The results will automatically update in the GUI while the parametrization is running.

If you think the results are “good enough”, you do not need to wait for the parametrization to finish. In the GUI, select the job in AMSjobs and choose Job → Kill to stop the job.

2.9.9. Results of the xTB parametrization

For example,

  • The optimized parameters are shown on the Parameters tab.
  • On the Graphs tab you can see the running loss function (with the CMA-ES optimizer running in parallel, some of the evaluations are logged out of order - that is completely normal):
  • On the Graphs tab you can create a scatter plot of predicted vs. reference stress tensor components, here compared to the original GFN1-xTB:


You double-click on a plot axis to access plot configuration settings.

  • On the Results tab you can select Training best: energy to see the energies
  • The xtb_files directory contains all the files needed to run new AMS calculations with the optimized parameters. On the DFTBPanel panel in AMSinput, set Model to GFN1-xTB and Parameters directory to the xtb_files directory. If scripting, set Engine DFTB%ResourcesDir to the xtb_files directory.
  • xtb_files/elements.xtbpar contains the optimized values of the alpha and Z parameters:
#Element eta Gamma alpha Z k_XB Electronegativity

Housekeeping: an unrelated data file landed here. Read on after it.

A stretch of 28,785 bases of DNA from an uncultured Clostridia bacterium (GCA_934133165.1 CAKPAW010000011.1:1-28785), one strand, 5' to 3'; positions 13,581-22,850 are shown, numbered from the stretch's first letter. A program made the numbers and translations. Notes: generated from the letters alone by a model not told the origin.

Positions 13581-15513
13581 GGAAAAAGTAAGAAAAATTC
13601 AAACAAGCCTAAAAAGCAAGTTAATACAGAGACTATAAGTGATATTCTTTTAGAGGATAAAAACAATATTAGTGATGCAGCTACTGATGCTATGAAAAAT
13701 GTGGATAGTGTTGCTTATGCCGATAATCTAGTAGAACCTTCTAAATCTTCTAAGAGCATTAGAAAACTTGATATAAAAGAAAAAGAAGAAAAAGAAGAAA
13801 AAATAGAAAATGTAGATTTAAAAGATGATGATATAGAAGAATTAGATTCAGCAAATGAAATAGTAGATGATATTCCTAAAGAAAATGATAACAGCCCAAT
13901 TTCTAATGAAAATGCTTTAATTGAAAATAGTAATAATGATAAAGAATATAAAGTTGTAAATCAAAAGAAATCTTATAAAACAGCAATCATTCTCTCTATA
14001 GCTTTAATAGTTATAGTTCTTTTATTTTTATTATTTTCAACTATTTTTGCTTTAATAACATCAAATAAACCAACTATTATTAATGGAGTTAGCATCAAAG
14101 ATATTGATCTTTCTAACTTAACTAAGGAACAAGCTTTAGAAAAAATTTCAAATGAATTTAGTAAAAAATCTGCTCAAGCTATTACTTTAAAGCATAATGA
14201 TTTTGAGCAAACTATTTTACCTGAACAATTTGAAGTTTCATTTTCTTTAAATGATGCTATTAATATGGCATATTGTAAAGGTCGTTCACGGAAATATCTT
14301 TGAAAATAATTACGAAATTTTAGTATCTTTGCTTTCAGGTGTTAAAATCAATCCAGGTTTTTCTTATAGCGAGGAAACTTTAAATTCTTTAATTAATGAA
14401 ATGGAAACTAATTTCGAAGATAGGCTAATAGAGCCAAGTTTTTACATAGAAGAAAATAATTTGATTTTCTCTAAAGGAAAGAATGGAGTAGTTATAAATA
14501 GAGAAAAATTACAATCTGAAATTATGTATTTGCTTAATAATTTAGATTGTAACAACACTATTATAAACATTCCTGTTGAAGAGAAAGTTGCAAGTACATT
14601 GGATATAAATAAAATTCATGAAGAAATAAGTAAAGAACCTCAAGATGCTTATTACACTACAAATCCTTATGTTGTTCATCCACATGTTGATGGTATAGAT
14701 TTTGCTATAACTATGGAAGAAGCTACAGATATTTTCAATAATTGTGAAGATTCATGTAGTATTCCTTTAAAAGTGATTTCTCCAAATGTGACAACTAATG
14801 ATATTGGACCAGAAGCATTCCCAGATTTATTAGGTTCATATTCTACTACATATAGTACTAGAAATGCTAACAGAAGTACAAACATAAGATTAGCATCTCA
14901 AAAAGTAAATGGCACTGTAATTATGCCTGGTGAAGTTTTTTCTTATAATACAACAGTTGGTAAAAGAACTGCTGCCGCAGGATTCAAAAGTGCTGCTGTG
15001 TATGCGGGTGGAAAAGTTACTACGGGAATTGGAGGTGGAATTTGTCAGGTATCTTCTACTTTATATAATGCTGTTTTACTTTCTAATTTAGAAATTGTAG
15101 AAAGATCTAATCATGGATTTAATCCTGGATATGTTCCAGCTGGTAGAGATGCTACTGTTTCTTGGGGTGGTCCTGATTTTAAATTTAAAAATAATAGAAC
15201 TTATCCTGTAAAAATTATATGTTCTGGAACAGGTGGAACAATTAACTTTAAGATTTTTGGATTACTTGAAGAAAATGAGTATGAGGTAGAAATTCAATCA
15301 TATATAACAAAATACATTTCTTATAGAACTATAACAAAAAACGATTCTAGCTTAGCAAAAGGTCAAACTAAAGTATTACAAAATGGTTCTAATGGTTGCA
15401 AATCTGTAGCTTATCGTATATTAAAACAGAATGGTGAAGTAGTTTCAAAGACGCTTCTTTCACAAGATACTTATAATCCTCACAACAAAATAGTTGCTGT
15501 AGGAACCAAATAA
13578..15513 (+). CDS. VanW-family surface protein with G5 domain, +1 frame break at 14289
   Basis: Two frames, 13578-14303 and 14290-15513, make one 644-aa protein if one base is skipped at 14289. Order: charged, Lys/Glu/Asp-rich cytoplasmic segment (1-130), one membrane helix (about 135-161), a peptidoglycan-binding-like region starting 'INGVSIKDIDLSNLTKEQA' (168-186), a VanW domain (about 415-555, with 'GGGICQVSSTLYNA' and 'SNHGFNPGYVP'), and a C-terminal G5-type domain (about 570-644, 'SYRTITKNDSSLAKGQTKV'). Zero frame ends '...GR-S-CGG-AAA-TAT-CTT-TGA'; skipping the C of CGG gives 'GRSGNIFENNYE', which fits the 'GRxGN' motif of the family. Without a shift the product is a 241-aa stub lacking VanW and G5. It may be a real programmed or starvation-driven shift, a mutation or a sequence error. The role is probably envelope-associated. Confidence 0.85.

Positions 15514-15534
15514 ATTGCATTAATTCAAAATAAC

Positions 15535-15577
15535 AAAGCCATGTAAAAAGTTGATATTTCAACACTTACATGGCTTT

H 0.470099 0.0 2.2097 1.116244 0.0 2.2
He 1.441379 1.5 1.382907 0.440231 0.0 3.0
Li 0.205342 1.02737 0.3471898244638939 2.481445788775993 0.0 0.98
Be 0.274022 0.900554 0.865377 4.07683 0.0 1.57
B 0.34053 1.3 1.093544 4.458376 0.0 2.04
C 0.479988 1.053856 1.281954 4.428763 0.0 2.55
N 0.476106 0.042507 1.727773 5.498808 0.0 3.04
O 0.583349 -0.005102 2.004253 5.171786 0.0 3.44
F 0.788194 1.615037 2.465746060529967 4.812536210787959 0.0 3.98

See also

Getting Started: Lennard-Jones Potential for Argon for more detailed descriptions about the output files and plots.


When using the Add PESScan SinglePoints option, the GUI does not plot any energy-volume curves (and the pes_predictions folder in the output is empty). To get such plots, instead use Add SingleJob with the pes property (see ReaxFF: Gaseous H₂O)

You can find some example output files in $AMSHOME/scripting/scm/examples/xTB_LiF/example_output/training_set_results/best.